How NOT to win friends and influence people on Twitter

Heather Townsend
The Excedia Group
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Over the past few months I have noticed some over eager business owners new to Twitter making credibility damaging mistakes. So, I thought I would highlight some of these errors and explain why they are a turn off to people and your potential clients on Twitter:

1. Hash tag spam
You see a great tweet, or want to positively influence a powerful Twitter user, so you decide to add a hashtag of something that is trending on Twitter. For example, adding a sneaky #apprentice during the TV programme for your new blog on tax regulations... This is a great way of heightening exposure for the tweet or peep behind the tweet... Or is it? Twitter, and social media in general, likes people to be open, honest and transparent, as this builds trust. So, tricking people into reading a tweet by including an irrelevant search term breaks trust and turns the tweet you altered into spam. The writer of the original tweet, inadvertently gets the blame for the spam tweet. I like many other business owners don’t want to be that writer...

2. Hijacking tweets
This is the practice of adding extra links (or hash tags) to a tweet after retweeting it. Whether or not these links or hastags are self serving for your practice, is not the point. You have altered the original meaning & intention of the tweet – and the original writer’s name is still attributed to the tweet. I don’t like my name being attributed to something I haven’t written, & I’m sure you wouldn’t either.

3. Purely broadcasting
Now everyone does a certain amount of broadcasting on Twitter – me included. After all, Twitter is my main driver of traffic to my blogs. However, as with everything in life, Twitter is all about balance. People want to know a little about you as a person and have a chat with you. They are generally not interested in a Twitter stream full of accounting speak or financial related articles. Unless you are a celebrity, people expect you to engage (i.e. prompt or enter into a conversation). So, have a look at all your tweets in the last 24-36 hrs. Is it all about your business or articles you think are good? Or are you talking to others and inviting others to join in the conversation? You wouldn’t dream of talking at your mates in a pub all evening? So, why do it on Twitter?

4. Selling
This is a difficult one. But, I’ve seen many enthusiastic new tweeters go onto Twitter and start selling. You know you are on Twitter (& social media) to generate new clients, so many people fall into the trap and start selling. It may only be pushing people to read your latest blog, but Twitter is an opt-in medium. People (much like clients!) don’t like to be sold to or told what to do.

5. Pushing a message onto you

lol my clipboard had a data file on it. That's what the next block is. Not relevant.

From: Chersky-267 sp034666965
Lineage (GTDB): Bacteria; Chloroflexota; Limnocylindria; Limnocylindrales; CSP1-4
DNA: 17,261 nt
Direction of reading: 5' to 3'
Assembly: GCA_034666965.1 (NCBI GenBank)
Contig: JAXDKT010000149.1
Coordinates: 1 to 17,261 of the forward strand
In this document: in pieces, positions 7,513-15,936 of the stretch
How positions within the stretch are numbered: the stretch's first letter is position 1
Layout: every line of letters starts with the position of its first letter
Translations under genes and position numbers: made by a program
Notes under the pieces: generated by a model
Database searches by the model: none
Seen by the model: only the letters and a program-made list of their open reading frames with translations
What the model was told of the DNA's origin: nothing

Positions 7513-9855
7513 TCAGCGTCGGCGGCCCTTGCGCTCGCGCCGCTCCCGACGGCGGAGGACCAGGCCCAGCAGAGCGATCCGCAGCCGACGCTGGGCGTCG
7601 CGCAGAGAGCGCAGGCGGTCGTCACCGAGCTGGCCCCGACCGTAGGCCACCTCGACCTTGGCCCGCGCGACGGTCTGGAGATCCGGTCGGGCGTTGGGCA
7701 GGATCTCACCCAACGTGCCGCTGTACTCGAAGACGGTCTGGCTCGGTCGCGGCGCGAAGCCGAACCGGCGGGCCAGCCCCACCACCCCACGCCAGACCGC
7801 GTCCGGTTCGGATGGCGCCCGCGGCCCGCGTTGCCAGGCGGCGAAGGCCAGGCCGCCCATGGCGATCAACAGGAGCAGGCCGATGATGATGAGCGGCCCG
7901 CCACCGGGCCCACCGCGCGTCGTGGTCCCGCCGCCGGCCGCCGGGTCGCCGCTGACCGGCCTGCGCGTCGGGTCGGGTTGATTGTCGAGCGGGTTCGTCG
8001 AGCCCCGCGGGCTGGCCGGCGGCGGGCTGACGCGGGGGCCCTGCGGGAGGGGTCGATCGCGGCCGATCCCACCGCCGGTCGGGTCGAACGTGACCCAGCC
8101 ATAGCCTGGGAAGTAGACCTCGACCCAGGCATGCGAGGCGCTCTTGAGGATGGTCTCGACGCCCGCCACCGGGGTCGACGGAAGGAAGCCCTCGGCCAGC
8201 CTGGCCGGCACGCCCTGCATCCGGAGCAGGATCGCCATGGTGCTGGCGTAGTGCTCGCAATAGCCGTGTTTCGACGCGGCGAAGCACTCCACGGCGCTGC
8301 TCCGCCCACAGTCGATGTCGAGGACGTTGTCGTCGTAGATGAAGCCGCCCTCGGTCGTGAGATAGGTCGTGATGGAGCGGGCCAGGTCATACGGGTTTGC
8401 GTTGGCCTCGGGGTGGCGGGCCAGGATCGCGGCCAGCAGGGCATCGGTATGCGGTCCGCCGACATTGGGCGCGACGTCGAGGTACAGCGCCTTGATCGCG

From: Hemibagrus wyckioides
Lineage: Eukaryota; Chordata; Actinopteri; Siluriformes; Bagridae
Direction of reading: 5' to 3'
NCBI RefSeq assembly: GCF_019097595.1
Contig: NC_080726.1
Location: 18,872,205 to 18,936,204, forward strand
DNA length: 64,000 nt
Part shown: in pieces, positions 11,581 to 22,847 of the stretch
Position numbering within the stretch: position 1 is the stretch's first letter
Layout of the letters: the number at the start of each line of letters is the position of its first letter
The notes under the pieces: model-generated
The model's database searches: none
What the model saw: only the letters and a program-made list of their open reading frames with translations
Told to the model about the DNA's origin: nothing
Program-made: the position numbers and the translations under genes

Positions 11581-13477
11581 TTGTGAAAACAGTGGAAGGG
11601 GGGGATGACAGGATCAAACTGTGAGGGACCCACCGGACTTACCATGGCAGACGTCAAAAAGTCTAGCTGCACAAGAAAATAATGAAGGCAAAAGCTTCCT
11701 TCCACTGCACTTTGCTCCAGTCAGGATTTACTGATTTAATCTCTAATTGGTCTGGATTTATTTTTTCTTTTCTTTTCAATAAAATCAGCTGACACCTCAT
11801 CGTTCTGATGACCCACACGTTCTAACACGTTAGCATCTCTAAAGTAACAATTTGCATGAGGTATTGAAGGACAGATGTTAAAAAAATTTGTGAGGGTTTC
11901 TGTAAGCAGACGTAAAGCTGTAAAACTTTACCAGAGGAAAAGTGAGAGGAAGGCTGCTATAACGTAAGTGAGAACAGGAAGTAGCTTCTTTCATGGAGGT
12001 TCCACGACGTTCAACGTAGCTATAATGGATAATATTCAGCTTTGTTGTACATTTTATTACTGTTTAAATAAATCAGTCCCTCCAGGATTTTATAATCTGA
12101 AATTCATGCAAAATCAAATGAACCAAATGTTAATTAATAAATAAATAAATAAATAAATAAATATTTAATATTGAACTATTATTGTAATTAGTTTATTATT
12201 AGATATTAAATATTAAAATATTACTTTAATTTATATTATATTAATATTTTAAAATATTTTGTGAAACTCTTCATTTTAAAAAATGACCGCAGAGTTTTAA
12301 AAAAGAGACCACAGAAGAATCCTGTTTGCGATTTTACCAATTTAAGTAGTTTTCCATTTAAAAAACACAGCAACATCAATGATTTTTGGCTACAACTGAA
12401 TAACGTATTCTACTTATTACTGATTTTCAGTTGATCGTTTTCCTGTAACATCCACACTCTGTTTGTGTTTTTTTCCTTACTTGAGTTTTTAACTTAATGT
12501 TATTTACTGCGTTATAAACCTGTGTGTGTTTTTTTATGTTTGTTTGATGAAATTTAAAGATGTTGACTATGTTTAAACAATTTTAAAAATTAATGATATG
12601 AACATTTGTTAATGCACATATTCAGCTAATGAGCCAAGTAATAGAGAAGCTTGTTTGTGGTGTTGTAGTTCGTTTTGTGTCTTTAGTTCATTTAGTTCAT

I think I had exchanged one tweet with a corporate Twitter account & suddenly they messaged me asking me to help them achieve their goals with a link to click on. What happened to the small talk? Chat? Rapport building? Now, would you in only your second sentence at a networking event ask someone you have just met to help you achieve your business goals? No, I think not. Twitter is just the same as a face-to-face networking event. Build up the relationship first and then ask for help. No relationship = unwanted request

Have I missed anything from this list?


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06th Jan 2011 11:46

It's a great list Heather

 I've seen many accountants come onto twitter and  do 3,4 and 5. Then when they don't get any business after a few weeks they stop altogether. 

Others I've seen recently:

Filling a tweet with hashtags including for their firm's name - mistakenly assuming people will be searching for them

Giving regular updates on the food consumption - as that what they thought you  were supposed to do on twitter? Er NO. It's a complete turnoff.

Failing to tweet at all or only occasionally. You win no friends or followers.

Posting repeated reminders of the 31 Jan deadline and how they can help - making the false assumption that their followers need an accountant and/or have yet to sort out their tax return - or hoping beyond hope that strangers will be searching for random accountants anywhere in the UK to help them at the last minute.


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By maxxy
06th Jan 2011 22:25

One more ... pet hate of mine

I heard no 1 referred to as "Hash tag rape" the other day!

My absolute all time pet hate is where low value blogs are linked to twitter just churning out repetitive one way streams of blurb.  People then put Twitter badges on their web sites and blogs to draw attention to this duplication.

Interesting to see an article today talking about the decline in email spam and the increase in social media spam



-- Twitter:@maxinemaxxy

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16th Jan 2011 16:46

Twitter turn off

For me the biggest annoyance on Twitter is the person who logs in and then spends the next 30 minutes retweeting every tweet they have received since they last logged in.  You get a stream filled with 30 or 40 tweets from the same person talking nonsense.

The other one for me is the person who just tweets famous quotes all day long. 


-- Credit Management Consultants and UK Commercial Debt Collection

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24th Jan 2011 16:22

using twitter for selling

many years ago, I was persuaded to attempt to sell Life insurance.

They used all these techniques.

It is an excellent way to lose freinds.

I escaped having done less than permanent damage, but those few months turned out to have been very

valuable - as I was better able to defend myself against this sort of stuff thereafter.


C.L. Gorwyn.

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